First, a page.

Doctor of Philosophy
Department of Psychology
Conlon, Elizabeth, A model of visual discomfort and its implications for efficient reading performance, Doctor of Philosophy thesis, Department of Psychology, University of Wollongong, 1993. https://ro.uow.edu.au/theses/1643
Visual discomfort has been described as an extreme sensitivity to bright or intermittent light and some forms of repetitive pattern stimuli. This sensitivity can result in physical symptoms of eye-strain and headache and induction of anomalous perceptual features with exposure to pattern (Wilkins et al., 1984). The pattern percept produced by the lines of print on a page of text has been likened to the pattern of anomalous stripes which can induce unpleasant effects in sensitive individuals (Wilkins & Nimmo-Smith, 1987). This sensitivity is increased in observers who report regular headache or those who report eye-strain and headache when reading.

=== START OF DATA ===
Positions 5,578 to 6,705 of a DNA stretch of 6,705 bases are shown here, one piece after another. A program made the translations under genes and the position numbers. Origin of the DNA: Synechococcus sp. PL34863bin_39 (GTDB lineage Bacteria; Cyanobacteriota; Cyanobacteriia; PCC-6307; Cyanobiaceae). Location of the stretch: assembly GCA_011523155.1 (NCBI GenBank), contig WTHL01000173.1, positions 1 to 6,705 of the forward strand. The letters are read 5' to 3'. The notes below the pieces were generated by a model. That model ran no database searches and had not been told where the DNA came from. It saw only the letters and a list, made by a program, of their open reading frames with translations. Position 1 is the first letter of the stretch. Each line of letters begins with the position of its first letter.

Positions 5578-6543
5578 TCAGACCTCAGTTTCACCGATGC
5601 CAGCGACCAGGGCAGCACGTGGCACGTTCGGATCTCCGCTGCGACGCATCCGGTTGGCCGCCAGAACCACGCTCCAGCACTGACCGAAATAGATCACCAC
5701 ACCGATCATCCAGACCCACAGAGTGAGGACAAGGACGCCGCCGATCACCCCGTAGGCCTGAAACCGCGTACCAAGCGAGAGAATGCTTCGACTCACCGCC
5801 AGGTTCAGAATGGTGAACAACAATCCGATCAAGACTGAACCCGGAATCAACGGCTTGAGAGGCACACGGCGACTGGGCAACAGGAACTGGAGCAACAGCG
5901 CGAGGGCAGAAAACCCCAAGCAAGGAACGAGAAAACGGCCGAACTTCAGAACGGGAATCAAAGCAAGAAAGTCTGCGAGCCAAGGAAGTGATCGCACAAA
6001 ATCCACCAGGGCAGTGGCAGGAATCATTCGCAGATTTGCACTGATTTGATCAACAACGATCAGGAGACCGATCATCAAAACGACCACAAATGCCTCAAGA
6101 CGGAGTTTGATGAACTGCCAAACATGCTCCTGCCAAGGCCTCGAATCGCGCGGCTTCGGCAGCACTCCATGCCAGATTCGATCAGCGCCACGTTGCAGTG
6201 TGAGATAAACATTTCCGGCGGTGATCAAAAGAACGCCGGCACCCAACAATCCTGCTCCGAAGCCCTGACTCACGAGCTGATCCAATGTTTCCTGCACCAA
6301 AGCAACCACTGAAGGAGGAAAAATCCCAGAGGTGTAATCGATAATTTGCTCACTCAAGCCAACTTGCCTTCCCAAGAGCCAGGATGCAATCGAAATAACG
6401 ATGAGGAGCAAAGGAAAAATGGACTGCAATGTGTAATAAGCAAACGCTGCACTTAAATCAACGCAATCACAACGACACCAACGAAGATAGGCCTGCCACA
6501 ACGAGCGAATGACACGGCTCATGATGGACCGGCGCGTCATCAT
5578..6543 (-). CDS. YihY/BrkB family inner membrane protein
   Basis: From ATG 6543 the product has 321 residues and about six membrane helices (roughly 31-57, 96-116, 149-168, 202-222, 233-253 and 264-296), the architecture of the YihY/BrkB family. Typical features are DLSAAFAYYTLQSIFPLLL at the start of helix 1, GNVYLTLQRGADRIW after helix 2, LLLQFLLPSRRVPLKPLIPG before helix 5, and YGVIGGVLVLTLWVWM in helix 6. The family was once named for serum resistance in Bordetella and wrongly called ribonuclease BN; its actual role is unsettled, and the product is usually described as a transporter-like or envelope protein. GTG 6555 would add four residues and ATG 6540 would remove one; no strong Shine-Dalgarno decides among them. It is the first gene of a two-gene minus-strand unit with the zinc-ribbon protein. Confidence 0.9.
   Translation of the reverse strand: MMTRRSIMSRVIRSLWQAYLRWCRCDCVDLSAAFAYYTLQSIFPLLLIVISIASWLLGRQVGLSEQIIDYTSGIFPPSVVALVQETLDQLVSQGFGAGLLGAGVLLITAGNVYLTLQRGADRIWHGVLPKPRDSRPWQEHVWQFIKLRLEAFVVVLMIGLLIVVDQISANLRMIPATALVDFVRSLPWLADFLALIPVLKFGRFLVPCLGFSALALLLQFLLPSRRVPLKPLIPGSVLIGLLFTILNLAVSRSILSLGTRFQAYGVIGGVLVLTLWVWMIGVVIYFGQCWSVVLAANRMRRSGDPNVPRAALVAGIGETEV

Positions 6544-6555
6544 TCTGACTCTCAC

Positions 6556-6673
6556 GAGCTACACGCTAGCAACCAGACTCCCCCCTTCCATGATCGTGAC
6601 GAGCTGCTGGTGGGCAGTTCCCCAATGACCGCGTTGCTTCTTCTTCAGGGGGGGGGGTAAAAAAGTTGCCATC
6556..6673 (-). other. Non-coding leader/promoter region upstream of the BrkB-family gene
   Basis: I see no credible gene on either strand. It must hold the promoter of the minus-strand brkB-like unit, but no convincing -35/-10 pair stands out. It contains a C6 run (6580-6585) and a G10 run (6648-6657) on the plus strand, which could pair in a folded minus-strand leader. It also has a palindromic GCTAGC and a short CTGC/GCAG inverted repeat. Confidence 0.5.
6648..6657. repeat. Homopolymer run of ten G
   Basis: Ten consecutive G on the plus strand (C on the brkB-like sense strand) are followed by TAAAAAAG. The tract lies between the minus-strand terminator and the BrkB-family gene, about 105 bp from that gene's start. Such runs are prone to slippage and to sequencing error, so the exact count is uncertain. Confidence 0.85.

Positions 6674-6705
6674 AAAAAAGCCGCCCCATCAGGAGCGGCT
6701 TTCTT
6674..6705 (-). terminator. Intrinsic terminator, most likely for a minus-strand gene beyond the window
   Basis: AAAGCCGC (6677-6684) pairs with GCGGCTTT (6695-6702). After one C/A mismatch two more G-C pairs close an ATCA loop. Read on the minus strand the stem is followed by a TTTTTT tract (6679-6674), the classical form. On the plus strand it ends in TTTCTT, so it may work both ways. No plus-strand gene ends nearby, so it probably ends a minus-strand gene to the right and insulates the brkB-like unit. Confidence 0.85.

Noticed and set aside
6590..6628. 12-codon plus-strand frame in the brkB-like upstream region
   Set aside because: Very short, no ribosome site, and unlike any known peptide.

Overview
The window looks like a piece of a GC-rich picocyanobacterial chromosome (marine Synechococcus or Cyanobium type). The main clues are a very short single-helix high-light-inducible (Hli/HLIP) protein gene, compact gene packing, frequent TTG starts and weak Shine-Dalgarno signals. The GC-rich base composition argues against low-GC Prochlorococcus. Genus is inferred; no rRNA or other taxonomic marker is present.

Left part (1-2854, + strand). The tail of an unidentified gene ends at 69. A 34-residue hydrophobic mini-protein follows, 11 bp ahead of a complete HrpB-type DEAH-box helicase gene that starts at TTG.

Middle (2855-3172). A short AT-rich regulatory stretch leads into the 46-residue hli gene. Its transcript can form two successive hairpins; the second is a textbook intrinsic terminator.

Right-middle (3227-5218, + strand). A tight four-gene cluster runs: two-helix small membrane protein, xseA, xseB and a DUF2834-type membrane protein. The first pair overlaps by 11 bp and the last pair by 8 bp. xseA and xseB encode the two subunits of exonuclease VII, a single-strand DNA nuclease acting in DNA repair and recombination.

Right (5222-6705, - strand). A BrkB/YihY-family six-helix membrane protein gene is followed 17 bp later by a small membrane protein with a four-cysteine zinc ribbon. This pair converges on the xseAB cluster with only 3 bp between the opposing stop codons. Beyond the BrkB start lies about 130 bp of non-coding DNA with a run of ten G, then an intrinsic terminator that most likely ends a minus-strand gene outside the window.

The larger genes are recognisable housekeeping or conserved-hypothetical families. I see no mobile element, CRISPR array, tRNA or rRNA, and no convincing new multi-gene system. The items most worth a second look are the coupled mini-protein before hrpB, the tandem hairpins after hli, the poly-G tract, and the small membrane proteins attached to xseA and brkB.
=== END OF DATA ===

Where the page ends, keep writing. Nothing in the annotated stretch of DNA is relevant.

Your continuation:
Scotopic Sensitivity Syndrome was a term coined by Men (1983) to describe a symptom complex which described anomalous physical, perceptual and performance difficulties reported when reading. This symptom complex is characterised by experience of photophobia, eye-strain difficulties, difficulties with depth perception and experience of anomalous perceptual difficulty with exposure to the print on a page of text (Irlen, 1983). As a result of these difficulties severe reading difficulty has been reported.